Under current law as it stands, the Congressional Budget Office is estimating the tax deal passed by Congress to avert the fiscal cliff will add $3.9 trillion to the deficit over the next decade, The Hill newspaper reports.
Peter Schroeder writes $3.6 trillion of that figure results from lower rates for the vast majority of U.S. taxpayers and an adjustment to the Alternative Minimum Tax.
Schroeder writes the remainder comes from business and energy tax extenders, extending unemployment benefits and adjusting fees for doctors when treating patients covered under Medicare.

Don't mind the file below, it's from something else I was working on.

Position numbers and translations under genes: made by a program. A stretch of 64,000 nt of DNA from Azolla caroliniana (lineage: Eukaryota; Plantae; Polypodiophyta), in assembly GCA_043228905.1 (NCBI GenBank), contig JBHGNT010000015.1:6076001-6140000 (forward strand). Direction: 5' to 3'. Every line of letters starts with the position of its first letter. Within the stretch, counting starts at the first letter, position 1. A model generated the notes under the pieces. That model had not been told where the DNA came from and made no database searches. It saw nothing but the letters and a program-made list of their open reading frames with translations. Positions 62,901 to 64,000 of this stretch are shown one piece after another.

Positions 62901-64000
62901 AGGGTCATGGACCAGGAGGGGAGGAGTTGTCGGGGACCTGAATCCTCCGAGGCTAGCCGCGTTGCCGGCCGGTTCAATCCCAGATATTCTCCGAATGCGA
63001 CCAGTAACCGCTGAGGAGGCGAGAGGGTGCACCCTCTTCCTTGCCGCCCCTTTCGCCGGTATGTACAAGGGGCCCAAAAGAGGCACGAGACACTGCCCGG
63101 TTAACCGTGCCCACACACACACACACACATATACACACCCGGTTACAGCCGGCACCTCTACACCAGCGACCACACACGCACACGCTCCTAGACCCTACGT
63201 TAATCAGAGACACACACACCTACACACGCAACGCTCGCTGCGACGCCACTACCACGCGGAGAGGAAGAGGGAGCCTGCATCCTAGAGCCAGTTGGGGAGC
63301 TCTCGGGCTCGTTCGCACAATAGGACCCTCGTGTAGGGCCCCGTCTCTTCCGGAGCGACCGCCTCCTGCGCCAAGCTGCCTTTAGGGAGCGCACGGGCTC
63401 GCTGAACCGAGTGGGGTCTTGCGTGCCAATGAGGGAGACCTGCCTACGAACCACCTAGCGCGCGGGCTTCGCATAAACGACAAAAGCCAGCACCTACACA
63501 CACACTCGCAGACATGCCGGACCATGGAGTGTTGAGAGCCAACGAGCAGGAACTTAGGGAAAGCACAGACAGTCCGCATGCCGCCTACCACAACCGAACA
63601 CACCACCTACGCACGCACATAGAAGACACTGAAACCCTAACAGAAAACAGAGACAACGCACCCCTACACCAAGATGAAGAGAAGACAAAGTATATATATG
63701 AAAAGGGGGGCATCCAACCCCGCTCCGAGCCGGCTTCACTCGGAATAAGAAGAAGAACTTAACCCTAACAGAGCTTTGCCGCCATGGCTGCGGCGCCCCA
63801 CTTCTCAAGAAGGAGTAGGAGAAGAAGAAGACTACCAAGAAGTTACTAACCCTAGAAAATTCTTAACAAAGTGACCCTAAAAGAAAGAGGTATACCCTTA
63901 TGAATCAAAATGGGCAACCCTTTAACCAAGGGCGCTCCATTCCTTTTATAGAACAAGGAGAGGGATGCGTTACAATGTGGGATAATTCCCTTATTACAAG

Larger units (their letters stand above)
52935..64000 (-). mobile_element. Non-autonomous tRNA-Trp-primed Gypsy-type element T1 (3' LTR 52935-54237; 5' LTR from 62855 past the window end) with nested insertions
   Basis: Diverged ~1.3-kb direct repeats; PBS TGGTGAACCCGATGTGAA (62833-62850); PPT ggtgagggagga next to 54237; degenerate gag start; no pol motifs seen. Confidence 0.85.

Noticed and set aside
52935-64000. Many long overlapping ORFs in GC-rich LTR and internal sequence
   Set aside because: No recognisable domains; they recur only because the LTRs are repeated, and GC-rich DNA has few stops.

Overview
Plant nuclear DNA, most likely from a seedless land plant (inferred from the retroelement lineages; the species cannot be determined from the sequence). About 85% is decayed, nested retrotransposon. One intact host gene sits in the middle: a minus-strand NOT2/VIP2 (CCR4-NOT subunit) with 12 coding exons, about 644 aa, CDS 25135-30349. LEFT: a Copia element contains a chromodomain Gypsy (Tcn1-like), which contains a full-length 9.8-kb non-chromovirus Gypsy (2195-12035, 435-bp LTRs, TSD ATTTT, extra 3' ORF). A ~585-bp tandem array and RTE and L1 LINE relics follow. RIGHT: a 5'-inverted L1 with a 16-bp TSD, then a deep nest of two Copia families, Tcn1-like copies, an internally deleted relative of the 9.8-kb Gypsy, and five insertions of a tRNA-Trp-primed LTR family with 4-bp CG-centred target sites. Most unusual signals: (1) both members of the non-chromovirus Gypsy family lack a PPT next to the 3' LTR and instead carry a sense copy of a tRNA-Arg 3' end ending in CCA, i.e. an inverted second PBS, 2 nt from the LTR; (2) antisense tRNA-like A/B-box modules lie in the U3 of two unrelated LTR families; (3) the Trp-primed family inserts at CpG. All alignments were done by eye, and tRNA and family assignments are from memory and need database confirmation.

Spending will increase nearly $330 billion over the next 10 years under that budget agreement, according to the report.
According to Politico, CBO’s analysis assumes the 2001 and 2003 tax cuts would expire on New Year’s Day and did not factor in how the deal raises rates for Americans making more than $400,000 in annual income.
CBO previously warned the fiscal cliff of tax increases and spending cuts could trigger another recession, Politico reports.